Just the thought of it could be enough to give anyone insomnia, and while it could be argued that worrying about sleep is in itself counterproductive when it comes to getting a good night’s sleep, Dr. Pak firmly believes that it is not only about providing data, but also about offering insights that help bring about behavior change.
Phones and children’s mental health ‘a big problem’
While for adults a smartphone might be a simple tool to improve sleep or fitness, for children it can be even easier to do the opposite.
There is widespread concern about the impact of social media use on the mental health of children and adolescents, including disrupted sleep from late-night use.
“It’s a huge problem,” says Dr. package “I think it’s impacted mental health in ways that are difficult to measure, but I think it’s obvious.” Our devices have a way [for parents] to track the number of hours spent on the phone so that it is now measurable and can be monitored. It is then up to the parents to decide how best to deal with it.
“The advice I give to young parents is, before you give kids a phone, set a time in the evening when it needs to be plugged in in Mom and Dad’s room.” I think that creates discipline, but you have to do it before they get the phone – once they get a taste of it, it’s going to be hard.”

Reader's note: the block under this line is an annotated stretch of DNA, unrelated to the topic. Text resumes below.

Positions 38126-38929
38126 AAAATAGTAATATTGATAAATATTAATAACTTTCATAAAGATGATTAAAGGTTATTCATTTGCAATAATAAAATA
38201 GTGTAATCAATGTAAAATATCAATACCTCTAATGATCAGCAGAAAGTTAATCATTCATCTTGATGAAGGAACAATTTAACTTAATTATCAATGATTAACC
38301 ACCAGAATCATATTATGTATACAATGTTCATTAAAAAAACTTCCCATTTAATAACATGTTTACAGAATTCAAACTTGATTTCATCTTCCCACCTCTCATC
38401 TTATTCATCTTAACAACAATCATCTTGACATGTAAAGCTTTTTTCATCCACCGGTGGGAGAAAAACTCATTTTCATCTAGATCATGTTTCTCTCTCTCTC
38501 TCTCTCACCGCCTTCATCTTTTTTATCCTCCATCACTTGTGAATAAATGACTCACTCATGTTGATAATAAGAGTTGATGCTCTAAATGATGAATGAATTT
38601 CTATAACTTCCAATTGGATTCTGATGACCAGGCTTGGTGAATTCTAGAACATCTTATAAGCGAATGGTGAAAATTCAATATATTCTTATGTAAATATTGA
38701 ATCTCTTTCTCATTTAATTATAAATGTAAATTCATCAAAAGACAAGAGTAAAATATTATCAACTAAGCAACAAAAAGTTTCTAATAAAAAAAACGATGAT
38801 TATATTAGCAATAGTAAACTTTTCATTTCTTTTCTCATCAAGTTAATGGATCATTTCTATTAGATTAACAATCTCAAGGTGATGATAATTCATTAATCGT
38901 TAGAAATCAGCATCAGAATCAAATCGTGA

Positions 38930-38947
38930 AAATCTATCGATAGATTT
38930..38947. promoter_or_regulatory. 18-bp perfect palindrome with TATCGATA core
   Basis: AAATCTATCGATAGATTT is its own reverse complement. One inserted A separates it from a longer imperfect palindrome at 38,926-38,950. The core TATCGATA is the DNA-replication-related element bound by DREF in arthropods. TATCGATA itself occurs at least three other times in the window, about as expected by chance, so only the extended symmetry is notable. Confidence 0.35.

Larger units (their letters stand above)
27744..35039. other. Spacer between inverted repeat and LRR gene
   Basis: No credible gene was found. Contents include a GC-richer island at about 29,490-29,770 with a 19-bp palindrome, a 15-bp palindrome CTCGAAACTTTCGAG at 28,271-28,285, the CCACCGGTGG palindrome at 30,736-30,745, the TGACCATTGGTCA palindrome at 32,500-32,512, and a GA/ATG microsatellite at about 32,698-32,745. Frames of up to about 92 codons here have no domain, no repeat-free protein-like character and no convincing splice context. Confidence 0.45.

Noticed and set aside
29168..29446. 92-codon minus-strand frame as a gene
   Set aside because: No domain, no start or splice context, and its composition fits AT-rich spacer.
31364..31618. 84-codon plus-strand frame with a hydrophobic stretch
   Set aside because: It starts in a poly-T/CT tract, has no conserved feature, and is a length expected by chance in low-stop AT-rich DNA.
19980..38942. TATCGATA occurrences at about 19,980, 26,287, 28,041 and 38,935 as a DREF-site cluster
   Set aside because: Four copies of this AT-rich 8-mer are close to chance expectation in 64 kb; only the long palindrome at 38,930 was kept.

“If you’re tracking sleep, it probably means you have concerns – and sometimes maybe obsessions – about lack of sleep,” says Dr. package “And that can potentially lead to worry that keeps people awake and into a cycle that they can’t quite get out of.”
“But our first approach is to make sure users understand their sleep patterns without trying to create additional tension.” Include things like the number of hours slept, the duration of sleep stages, when you’ve moved, snoring detection, and the blood oxygen content.
“That helps create a sleep score that provides a baseline from which to see what things would change your actual sleep efficiency.”
Sleep Score is part of the One UI 5 Watch software, due out later this year, which aims to help users “better understand their sleep patterns, build healthy habits, and create a sleep-friendly environment.”
Recommended healthy habits include avoiding caffeine after 9 p.m., meditating, and avoiding naps — which may come as a shock to some.
“After tracking your sleep pattern for about seven days, the program assigns a character based on the pattern — say, a lion or a deer — and then guides you through a coaching program and habits to promote good sleep,” says dr pack . “It’s a personalized approach based on your goal.”
Finally, One UI will also help develop better “sleep hygiene”.